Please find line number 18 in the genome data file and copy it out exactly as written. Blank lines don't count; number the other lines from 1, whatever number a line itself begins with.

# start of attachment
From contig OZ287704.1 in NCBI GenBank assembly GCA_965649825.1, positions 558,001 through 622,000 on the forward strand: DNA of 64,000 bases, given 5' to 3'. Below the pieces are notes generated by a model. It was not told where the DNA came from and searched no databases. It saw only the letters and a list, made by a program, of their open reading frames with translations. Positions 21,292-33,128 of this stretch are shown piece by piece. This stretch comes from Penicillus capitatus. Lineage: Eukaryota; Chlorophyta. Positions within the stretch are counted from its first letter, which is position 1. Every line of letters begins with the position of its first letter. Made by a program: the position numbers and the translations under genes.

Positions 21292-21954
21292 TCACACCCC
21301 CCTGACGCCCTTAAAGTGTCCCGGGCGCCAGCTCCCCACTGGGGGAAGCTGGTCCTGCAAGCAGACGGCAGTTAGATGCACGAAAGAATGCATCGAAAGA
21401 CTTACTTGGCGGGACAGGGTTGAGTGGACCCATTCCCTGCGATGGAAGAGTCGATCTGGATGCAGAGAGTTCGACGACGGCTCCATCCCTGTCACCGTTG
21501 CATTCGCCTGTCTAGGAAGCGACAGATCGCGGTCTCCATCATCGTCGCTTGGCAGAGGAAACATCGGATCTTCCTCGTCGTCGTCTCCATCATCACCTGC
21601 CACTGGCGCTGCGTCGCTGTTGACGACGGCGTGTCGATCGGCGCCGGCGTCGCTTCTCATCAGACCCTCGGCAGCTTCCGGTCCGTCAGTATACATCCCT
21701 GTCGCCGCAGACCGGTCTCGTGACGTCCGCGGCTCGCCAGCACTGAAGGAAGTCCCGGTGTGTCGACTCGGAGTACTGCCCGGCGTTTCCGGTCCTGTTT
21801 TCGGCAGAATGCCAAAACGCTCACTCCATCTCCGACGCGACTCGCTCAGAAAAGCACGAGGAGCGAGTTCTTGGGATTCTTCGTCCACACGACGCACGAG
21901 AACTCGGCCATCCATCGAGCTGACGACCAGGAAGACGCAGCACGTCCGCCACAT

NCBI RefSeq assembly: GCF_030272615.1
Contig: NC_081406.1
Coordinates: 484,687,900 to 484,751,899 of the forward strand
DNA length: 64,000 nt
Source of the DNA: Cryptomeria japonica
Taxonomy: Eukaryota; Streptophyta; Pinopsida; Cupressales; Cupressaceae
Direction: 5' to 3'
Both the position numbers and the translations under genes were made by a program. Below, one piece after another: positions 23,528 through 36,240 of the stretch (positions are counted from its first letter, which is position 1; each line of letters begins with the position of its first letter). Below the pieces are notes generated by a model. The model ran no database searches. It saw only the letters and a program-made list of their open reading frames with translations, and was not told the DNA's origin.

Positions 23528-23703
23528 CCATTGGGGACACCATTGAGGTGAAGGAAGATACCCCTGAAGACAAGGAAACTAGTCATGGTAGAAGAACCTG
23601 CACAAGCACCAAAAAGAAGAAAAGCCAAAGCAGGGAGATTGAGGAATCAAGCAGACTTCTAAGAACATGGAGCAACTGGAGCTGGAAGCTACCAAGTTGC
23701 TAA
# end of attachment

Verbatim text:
Both the position numbers and the translations under genes were made by a program. Below, one piece after another: positions 23,528 through 36,240 of the stretch (positions are counted from its first letter, which is position 1; each line of letters begins with the position of its first letter). Below the pieces are notes generated by a model. The model ran no database searches. It saw only the letters and a program-made list of their open reading frames with translations, and was not told the DNA's origin.